One of the more glaring lessons of the 2020 pandemic was that the economy and the stock market are not the same thing, nor do they necessarily move in lockstep. They are measurements of two different things, often indicating how the other will react. However, as we saw last year, the economy is a greater…

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If there’s one thing that can move the economy and stock market forward, it’s hope. This year, that hope is being presented in the form of COVID-19 vaccines. Economists and Wall Street analysts have long proclaimed that comprehensive economic recovery is not possible until we have contained the virus. The prospect of wide distribution of…

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The beginning of the year is typically full of hope. We make New Year’s resolutions, and it may take a few months for our enthusiasm (and vigilance) to wane. There’s also the “January Effect,” when the stock market generally gets a performance boost thanks to tax harvesting in December and subsequent reinvestments. But even that…

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Post-pandemic, will everyone go back to the office like nothing ever happened? Will lost jobs be recovered? Or is remote work and skeleton staffing a trend here to stay? A recent survey of company leaders revealed that eight in 10 plan to allow employees to work outside the office at least part time going forward.…

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There are good reasons to delay starting Social Security benefits, but there are also good reasons to begin them early. It really does depend on your circumstances. If you claim earlier than your full retirement age (FRA), your benefit will be permanently reduced. The age to qualify for the full Social Security benefit varies by…

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In 2020, the World Economic Forum published its annual Global Competitiveness Report, as usual. However, in light of the global pandemic, it put its long-standing Global Competitiveness Index rankings on hold. Instead, the report focused on priorities for recovery and revival instead of competition.1 Indeed, economic globalization over the past two decades, in many ways,…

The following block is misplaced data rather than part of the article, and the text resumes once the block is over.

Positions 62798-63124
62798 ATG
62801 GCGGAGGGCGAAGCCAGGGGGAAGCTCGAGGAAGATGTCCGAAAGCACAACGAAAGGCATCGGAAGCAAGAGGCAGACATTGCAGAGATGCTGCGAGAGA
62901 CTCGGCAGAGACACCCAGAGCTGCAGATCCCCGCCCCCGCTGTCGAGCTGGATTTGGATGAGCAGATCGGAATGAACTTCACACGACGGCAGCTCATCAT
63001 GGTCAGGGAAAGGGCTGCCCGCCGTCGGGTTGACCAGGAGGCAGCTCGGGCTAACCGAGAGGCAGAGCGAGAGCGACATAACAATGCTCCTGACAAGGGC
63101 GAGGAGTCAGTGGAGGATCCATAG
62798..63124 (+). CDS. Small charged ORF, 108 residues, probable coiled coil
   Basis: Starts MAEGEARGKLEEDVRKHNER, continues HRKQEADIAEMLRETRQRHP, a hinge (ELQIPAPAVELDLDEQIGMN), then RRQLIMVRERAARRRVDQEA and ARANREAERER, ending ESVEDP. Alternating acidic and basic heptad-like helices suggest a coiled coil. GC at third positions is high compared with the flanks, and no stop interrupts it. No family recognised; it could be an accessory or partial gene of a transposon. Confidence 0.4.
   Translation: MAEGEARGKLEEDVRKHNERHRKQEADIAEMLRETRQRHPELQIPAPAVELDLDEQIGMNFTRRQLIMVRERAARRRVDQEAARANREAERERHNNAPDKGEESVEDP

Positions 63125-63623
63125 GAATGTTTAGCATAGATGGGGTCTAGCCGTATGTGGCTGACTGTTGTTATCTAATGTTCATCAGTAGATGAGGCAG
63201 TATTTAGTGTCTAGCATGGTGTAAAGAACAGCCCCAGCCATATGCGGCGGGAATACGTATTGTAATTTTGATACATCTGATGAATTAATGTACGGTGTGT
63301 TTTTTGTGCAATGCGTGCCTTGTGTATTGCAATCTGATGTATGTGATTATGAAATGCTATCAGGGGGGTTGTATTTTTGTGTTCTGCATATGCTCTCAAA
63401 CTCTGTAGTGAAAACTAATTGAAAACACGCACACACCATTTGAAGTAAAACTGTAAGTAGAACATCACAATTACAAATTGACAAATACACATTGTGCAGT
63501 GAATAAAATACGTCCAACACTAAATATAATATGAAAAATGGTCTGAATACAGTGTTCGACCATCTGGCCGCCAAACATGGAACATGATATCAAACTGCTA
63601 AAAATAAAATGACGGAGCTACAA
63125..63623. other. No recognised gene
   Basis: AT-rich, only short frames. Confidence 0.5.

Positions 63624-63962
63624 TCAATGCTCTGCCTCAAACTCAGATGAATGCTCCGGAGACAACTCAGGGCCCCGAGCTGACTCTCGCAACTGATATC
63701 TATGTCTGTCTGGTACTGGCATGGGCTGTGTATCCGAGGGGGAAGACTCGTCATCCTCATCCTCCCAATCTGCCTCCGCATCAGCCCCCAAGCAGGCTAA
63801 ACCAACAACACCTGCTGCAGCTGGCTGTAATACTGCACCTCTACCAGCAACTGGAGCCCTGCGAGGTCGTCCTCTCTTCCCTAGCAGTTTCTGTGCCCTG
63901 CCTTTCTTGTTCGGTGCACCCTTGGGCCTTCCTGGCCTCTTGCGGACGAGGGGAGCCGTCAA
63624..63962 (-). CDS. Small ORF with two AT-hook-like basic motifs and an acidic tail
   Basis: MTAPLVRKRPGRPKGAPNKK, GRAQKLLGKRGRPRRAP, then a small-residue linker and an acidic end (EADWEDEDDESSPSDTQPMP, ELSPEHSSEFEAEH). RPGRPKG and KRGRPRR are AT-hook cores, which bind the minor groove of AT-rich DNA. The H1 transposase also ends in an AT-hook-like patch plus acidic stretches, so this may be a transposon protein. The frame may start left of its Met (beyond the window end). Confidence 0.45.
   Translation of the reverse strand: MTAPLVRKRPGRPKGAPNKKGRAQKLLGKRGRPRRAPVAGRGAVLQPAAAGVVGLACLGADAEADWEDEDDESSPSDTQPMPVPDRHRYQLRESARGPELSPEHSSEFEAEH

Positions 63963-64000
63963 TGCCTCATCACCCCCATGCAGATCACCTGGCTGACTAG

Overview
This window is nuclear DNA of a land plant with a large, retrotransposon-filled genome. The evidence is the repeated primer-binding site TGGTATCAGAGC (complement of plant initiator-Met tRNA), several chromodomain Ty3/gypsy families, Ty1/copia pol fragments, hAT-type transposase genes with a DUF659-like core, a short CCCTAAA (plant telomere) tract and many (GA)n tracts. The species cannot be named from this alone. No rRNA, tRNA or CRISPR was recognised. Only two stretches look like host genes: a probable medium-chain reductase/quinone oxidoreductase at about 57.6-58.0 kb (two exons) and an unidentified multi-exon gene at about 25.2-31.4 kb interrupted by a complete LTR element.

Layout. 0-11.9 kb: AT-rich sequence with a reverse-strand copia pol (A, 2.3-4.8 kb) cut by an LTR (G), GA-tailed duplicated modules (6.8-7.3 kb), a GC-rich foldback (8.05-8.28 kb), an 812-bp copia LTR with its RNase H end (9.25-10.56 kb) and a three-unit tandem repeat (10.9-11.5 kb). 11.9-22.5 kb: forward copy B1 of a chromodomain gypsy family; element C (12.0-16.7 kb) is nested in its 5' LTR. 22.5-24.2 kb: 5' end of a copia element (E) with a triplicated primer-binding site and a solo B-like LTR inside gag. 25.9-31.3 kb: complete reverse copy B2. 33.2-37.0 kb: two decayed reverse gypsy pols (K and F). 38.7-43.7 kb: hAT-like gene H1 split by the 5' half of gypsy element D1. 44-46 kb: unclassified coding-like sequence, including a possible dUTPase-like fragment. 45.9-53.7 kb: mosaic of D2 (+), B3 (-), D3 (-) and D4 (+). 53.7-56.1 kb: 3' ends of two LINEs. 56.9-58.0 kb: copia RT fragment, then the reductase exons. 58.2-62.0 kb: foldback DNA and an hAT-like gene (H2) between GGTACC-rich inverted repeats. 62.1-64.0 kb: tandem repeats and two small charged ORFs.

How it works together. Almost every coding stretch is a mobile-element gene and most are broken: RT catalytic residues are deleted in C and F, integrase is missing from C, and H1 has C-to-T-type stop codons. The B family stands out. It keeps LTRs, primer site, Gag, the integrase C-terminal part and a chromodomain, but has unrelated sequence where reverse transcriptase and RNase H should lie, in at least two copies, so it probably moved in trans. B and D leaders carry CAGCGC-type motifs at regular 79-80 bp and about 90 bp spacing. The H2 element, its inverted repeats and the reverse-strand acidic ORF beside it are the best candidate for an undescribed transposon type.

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While challenges likely still lie ahead, there’s no denying we all weathered our fair share of storms in 2020. Now that the calendar has turned to a new year, we looked to wealth managers across the nation to find out what they’re expecting for 2021. As you’ll see, the answer often changes depending on where…

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In its monthly Investment Insights publication, Merrill Lynch noted that while nationalism has been a strong trend throughout the past few years, globalism in the prior 30 years did much to reduce poverty worldwide. As trade agreements shifted many U.S. jobs and operations overseas, the average income of the lower 50% of global earners nearly…

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In November, the Dow experienced its best month since 1987, while the S&P 500 and Nasdaq indexes enjoyed their best month since April of this year.1 With the election behind us and a vaccine on the horizon, the stock market has plenty to celebrate. Many consumers used the pandemic period to shore up their savings,…

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The national debt is a measurement of how much the federal government owes creditors, most commonly depicted as a percentage of gross domestic product (GDP). A high debt-to-GDP ratio is considered viable when the economy is expanding, because that growth allows the government to generate higher tax revenues to help pay down the debt. However,…

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